Short version of report: 25 minute PB, 2 hours in medical tent
Long version of report:
It was pretty much a perfect day for the race. Low of 10 degrees, cloudy, slight chance of trace amounts of rain.
I was downtown before 6am, and stayed warm in the city hall until 6:45. Then I made my way to the corral. (Ambitiously, I was in the 3:30-3:59 corral, but whatever.)
My A+ goal was to break 4 hours. More realistically, I wanted to get close. My plan was to run the first 15km on 6:00/km (4:13 pace). I would make an adjustment there, and again at 32km. Playing it by ear was the plan.
Right off the start, I found myself moving backwards. The watch told me that I was running the desired 4:13 pace. My eyes told me that people around me were nuts. Expected.
The first few kilometers were new, and nice, but we did run through some shady parts across the river, in Quebec. There was a guy at one point cheering "Go, go, Quebec, Canada". All he knew in English?
Unexpectedly, my sister turned up on her bike at around 7km. Yay!
The crowds in front of the art gallery were in their usual state: loud, rambunctious, and plentiful. The race goes in both directions at this point, and I was able to run past the halfway mark just as the lead runners arrived.
"C'mon, guys, we can catch 'em!" I yelled.
The route is also new in the east end. We ran past the Prime Minister's and the Governor General's. We then headed back into the subdivision, ending up on a road that ran parallel to the Rockcliffe Parkway, across a broad expanse of field. I had to do a double-take at this point because, out in front of one of the houses facing this field was the Right Honourable Jean Chretien, former prime minister of Canada. Two runners actually turned around in front of me and ran back to talk to him.
I was holding the pace perfectly, waiting for 15km to come. When it finally did, I felt good, so I picked it up a tiny little bit.
I actually think I started going 5:30/km at this point, but I'll have to check my watch, later. Anyways, it felt good. I felt like I could hold the pace forever, which was the point.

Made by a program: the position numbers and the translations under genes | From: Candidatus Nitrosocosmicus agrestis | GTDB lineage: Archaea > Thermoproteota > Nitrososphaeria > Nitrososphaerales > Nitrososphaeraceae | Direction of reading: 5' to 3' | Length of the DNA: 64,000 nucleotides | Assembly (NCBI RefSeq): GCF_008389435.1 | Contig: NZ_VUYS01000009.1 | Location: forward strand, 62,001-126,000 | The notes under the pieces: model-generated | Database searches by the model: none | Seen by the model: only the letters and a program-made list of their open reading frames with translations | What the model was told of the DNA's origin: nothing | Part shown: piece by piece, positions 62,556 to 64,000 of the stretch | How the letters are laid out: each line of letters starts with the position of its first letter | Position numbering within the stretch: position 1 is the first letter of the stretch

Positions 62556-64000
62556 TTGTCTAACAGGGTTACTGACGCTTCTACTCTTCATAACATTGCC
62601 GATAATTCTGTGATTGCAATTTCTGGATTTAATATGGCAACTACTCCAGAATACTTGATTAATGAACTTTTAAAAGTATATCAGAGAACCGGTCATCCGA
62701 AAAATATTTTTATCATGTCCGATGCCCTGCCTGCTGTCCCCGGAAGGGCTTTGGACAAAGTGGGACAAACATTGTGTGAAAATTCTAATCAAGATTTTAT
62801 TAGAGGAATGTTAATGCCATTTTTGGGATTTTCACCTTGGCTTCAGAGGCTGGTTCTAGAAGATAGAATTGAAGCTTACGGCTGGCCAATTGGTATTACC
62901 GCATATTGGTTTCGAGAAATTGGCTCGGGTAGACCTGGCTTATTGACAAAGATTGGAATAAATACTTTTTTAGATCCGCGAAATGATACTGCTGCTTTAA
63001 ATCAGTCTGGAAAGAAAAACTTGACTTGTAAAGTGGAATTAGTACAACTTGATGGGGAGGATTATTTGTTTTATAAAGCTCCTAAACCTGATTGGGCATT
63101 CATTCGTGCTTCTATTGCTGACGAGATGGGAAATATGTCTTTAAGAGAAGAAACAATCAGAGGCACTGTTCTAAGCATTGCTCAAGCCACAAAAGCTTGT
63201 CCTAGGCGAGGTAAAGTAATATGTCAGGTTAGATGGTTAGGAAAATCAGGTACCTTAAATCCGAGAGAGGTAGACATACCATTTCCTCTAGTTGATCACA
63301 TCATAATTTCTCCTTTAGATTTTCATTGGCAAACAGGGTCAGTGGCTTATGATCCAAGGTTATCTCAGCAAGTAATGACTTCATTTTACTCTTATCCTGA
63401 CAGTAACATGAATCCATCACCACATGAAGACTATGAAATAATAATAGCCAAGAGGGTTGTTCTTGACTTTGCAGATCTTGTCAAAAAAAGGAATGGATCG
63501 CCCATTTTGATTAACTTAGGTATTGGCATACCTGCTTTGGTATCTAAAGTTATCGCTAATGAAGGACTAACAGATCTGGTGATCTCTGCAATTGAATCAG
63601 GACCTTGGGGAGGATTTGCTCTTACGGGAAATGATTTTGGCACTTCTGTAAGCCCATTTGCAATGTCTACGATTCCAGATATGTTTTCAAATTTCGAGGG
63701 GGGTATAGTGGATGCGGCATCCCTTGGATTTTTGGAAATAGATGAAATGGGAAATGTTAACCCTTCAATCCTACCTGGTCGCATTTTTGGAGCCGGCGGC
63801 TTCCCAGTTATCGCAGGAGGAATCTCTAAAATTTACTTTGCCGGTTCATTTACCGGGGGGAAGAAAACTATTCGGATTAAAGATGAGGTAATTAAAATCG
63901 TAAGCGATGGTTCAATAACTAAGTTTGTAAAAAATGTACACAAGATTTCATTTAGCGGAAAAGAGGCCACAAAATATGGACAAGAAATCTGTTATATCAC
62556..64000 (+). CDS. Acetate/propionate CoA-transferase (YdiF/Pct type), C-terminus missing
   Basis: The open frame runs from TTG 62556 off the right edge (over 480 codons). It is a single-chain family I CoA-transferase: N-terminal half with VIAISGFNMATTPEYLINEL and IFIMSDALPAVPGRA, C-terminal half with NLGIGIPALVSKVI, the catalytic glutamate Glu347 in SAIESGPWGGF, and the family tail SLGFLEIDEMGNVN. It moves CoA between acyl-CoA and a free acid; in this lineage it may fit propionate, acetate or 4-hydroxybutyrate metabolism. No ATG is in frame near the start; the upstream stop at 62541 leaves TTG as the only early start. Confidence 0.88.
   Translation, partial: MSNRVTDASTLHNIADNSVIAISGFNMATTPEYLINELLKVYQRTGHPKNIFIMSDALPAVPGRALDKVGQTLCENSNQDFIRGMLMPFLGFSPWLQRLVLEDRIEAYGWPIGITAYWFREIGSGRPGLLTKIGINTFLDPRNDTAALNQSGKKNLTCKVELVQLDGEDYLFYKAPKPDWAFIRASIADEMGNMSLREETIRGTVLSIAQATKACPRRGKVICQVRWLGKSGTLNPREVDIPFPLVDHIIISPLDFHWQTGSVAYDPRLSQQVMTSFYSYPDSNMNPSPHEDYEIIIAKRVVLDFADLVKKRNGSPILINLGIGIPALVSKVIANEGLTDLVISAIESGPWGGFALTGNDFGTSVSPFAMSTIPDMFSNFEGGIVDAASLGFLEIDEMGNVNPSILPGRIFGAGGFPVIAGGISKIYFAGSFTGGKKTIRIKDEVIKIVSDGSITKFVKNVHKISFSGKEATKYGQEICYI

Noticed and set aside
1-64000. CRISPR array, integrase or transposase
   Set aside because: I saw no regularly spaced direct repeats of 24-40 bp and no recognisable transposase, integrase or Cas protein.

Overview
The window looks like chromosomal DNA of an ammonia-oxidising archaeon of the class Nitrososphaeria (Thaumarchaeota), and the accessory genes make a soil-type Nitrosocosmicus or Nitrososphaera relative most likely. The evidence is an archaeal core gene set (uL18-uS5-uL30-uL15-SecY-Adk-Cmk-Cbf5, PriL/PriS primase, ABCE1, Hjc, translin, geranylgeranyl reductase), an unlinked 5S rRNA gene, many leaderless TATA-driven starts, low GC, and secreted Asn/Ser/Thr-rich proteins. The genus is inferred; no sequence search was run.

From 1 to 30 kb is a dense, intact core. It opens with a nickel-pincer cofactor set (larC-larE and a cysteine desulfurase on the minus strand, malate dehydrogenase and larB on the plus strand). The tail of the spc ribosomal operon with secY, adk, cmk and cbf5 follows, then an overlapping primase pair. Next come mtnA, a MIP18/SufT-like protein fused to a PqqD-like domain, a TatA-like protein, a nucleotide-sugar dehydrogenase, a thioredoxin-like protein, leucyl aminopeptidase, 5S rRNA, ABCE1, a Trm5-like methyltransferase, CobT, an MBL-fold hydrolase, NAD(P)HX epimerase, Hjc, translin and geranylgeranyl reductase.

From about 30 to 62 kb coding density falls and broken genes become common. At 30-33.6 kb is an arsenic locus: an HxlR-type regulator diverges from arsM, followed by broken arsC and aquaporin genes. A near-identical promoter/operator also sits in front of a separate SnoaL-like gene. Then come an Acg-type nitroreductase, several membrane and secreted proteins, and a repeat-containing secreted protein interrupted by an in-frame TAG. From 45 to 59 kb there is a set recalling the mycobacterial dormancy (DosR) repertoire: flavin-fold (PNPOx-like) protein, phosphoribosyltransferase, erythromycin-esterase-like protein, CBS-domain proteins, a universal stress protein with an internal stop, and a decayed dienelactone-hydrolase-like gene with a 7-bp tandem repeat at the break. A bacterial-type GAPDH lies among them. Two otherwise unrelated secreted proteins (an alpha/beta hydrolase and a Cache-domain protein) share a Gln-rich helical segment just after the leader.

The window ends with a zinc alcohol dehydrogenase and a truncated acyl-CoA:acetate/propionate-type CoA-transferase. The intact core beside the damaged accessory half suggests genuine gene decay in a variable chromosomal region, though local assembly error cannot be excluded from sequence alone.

I saw my sister again just before halfway, and had my second gel at 19km. Almost immediately, my tummy was slightly unhappy. I thought about ditching my running belt. I'd been taking on a lot of Gatorade, and my tummy was getting full. Bleh. At the famous Ottawa U dropoff point, I dropped off my belt.
Along the canal, down Colonel By, I seemed to encounter a difficult spot. I slowed to 6:00/km again. I was getting close to 32km, though.
I finally hit it under the underpass on Heron. They took out the parking lot this year, which is stupendous. I, however, was less than stupendous, so I didn't really pick up the pace like I'd hoped.
4:00 was pretty much dead.
I, however, was not. For the first time, I got to 32km, and wasn't starting to fade. I didn't have the next gear, like I'd hoped, but I wasn't moving backwards.
Except that I was wrong.
After a bit, I started running kilometers that were just perceptably faster than 6:00. I didn't feel like I was, but I was. Aroud 37km, I started to fade a bit. My sister was riding along side me (on the grass, the rain - yes, it was raining, was keeping the crowds away), offering words of encouragement to me and everyone else. I felt like I was losing steam, but the kilometers were still going by a tiny bit more quickly.
I wanted to walk. Oh, I just wanted to take a little break. I knew, though, that 4:10, my new silver standard, would fade away quickly if I did. I might even cramp up and be done. So I kept going.
I passed 41km in right around 4 hours. I was so close, but I wasn't there yet. I wanted to be, but 1.2km was looking long.
The signs started counting down the metres. 1000, 750, 500. At 500, oddly, I was feeling light-headed, and breathing...oddly.
I saw the family, and gave high fives to everyone. So, so cool.
I was slowing down, though, finally. Something wasn't quite right, and so I coasted in, arms upraised.
The red-shirted medical people were there. One asked me if I was ok. I mentioned my breathing problems, and they plopped me into a wheelchair and led me to the medical tent....
...to the back room.
My vitals were decent, but not perfect. My temperature was almost a degree below normal. My electrolytes were low enough that they gave me a litre of IV. Missed the vein the first time, too. They put a heater under my blanket (where do you buy these?). I suddenly had like 6 people waiting on me hand and foot.
Obviously, I wasn't totally ok, but I wasn't in serious shape, really. They replenished my electrolytes, got my breathing and heartrate calmed down, and got my temperature back up.
The problem was that, while they did this, my legs went completely bad. I cramped up so badly I simply could not move. When I tried, or when the cramps came back, I quite literally screamed in pain.
So I spent about an hour getting to the point where I could stand, with help. I was another hour before I was ready to walk out the door, with help, and get to the nearest place the car could be parked (not near - shame on the race organizers). Yuck.
I did cry at one point, though not from the cramping pain. When I first tried to stand up, and my legs could not support me, or even really move, exhaustion and fatigue reduced me to tears. It's no fun to run a marathon, only to find out you very literally can not walk afterwards.
All in all, though, I'm thrilled with my time, and with my effort. I could not have run any faster today, period. My preperation was adequate to the task.
This salt thing, though, is becoming a real problem.